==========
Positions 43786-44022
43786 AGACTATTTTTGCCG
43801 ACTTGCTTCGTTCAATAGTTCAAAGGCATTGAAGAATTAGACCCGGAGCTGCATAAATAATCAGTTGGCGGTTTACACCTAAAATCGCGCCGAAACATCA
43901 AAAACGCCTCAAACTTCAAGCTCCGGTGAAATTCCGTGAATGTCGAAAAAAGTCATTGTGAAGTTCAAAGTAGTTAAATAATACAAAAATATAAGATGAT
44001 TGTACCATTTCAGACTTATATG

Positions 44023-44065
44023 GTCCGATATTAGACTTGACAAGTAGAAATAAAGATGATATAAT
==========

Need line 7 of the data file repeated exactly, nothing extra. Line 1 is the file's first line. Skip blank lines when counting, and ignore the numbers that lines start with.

44023 GTCCGATATTAGACTTGACAAGTAGAAATAAAGATGATATAAT